One week after Weems Memorial Hospital CEO HD Cannington told the hospital board of directors he planned to step down, county commissioners have turned to Apalachicola pastor David Walker to serve as interim head of the hospital.
By unanimous vote Tuesday morning at a special meeting, county commissioners agreed to a three-month deal with Walker, 54, a member of the hospital board of directors and former operations manager at the county health department.
In approving the motion made by Commissioner William Massey and seconded by Bert Boldt, the commissioners agreed to a pay package for Walker, negotiated by County Coordinator Michael Morón, of $10,417 per month. He said the county could extend the agreement for three additional months, on a month-to-month basis.
“What Pastor Walker may lack in hospital administrative experience, he makes up for in health department and other similar health program management,” Morón told commissioners. ”This should allow the county and the Weems board of directors sufficient time to determine how to move forward with the management of the hospital and the county’s health care system. I am working on creating a support network, hopefully that will include Tallahassee Memorial, to assist Pastor Walker in his day to day management of Weems.”
After hearing a recommendation from Weems Board Chair Doug Creamer, the commissioners made the hiring immediate, with Walker planning to work with Cannington up through Sept. 7, the day the former CEO’s resignation will be effective.
“Thank God for him, David will do well,” said Creamer. “I’m excited for the future of Weems.”
Morón said his recommendation came about after talks with Creamer, Cannington and Jim Coleman, president and CEO of Alliant Management Services, who has served as a consultant to Weems.
“We got to get somebody in there,” said Chairman Noah Lockley. “He got an impressive resume.”
Morón said as he pondered his recommendation, he thought that much of the critical access hospital expertise could be handled by the chief financial officer.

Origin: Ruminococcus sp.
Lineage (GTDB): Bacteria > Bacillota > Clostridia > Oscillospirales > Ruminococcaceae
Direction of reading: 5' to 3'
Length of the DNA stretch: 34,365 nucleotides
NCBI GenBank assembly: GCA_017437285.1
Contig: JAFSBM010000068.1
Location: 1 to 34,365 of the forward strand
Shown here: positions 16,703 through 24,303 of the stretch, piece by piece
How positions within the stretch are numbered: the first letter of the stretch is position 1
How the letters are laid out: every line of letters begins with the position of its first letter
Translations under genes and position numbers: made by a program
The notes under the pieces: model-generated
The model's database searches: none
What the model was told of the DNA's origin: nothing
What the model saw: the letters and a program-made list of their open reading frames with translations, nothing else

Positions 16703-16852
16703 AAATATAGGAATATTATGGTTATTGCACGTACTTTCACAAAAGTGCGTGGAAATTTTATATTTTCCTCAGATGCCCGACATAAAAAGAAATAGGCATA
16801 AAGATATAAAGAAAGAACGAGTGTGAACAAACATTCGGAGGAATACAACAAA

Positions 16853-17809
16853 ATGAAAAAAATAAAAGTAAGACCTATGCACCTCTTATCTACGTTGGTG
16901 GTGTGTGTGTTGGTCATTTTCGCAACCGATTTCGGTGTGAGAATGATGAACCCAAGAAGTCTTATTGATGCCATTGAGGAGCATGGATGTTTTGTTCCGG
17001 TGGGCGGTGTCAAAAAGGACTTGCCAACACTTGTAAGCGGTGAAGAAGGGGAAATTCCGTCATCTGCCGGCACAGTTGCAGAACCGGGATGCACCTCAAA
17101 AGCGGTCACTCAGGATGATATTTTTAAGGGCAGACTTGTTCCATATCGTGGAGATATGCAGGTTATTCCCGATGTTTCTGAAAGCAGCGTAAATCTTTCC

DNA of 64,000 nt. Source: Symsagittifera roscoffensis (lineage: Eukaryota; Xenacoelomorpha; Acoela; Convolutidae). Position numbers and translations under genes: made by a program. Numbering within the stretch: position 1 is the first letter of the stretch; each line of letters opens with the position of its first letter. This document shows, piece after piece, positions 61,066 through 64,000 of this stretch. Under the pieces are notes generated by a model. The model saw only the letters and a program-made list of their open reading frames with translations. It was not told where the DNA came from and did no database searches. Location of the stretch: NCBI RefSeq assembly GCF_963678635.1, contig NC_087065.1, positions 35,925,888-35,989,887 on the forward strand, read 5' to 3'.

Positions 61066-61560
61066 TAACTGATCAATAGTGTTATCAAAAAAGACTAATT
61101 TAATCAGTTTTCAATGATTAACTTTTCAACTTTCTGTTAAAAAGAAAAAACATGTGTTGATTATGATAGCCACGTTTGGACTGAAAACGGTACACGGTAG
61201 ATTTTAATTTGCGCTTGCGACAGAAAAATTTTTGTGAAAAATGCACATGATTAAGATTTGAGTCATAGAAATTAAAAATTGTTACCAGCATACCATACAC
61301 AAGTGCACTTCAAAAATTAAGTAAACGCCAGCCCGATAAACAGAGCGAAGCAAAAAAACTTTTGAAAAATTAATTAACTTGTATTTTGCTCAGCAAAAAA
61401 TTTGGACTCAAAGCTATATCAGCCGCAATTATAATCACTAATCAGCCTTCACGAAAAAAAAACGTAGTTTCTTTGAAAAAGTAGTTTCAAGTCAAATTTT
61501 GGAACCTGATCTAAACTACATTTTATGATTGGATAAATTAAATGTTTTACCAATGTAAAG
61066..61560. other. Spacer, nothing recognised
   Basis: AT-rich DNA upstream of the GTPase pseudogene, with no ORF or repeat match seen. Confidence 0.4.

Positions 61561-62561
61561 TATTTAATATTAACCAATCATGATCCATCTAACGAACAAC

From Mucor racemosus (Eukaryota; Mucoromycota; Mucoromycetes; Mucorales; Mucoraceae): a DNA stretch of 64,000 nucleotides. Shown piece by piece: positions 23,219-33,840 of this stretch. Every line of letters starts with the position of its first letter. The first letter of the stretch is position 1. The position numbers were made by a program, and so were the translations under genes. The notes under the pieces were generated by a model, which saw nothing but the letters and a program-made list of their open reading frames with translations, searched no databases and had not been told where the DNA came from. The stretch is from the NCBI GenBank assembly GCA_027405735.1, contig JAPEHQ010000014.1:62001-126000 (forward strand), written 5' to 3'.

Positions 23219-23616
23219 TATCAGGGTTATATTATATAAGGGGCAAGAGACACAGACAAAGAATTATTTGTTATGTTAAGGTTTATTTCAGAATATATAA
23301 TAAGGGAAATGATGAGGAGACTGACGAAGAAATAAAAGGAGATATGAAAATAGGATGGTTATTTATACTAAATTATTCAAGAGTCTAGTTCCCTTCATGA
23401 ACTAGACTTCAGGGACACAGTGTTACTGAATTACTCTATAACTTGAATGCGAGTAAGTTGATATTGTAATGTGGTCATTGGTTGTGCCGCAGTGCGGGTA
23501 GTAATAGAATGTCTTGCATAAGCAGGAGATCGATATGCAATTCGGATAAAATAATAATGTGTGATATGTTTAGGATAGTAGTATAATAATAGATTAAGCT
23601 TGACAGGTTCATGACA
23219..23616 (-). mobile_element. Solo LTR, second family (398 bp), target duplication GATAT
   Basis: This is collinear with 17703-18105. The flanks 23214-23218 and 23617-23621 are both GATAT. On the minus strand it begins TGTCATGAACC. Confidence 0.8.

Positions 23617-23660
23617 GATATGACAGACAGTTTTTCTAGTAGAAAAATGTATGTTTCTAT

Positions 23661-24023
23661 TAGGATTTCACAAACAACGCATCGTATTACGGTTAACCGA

“We have brought in CEOs with vast experiences here to the county to manage the hospital,” he said. “And the board has expressed in the past displeasure, with signing bonuses, moving fees, housing expenses.
“That helped me change my focus,” Morón said. “Let’s see who locally would be able to manage the hospital day to day. The critical access hospital experience needs to be more with the chief financial officer. You don’t necessarily need critical access hospital experience to be CEO.”
Boldt urged his colleagues to draw up a list of guidelines for Walker, “to ensure in plain English where we know where the money is going in that hospital, and there’s no question about it. To make sure we are giving this a man a full recipe on how to proceed. I’m happy we now have breathing room.
“We were surprised our money market account was used and we didn’t know about it,” he said.
Walker told commissioners he was up to the challenge. “Yes, I’m willing. With God all things are possible,” he said.
As a member of the Weems board, Walker will now have to step down, with Lockley responsible for recommending his replacement.
“Health care is our responsibility in our county,” he said after the meeting. “Our vision is to bring health care with excellence.”
After also accepting Cannington’s recommendation, commissioners also unanimously approved moving forward with a pre-application to take advantage of access to US Department of Agriculture grant funds, that will give priority to counties affected by Hurricane Michael, to buy two new ambulances.
If approved, this grant would pay for 75 percent of the two ambulances’ cost, which run about $220,000 each. The county’s match would be $55,000 for each unit, with that money coming out of the health care trust fund, funded by the 1-cent sales tax.
“Submitting this pre-application does not commit the county to the grant or the match, only a determination of eligibility and a place on the list for funding,” Morón said.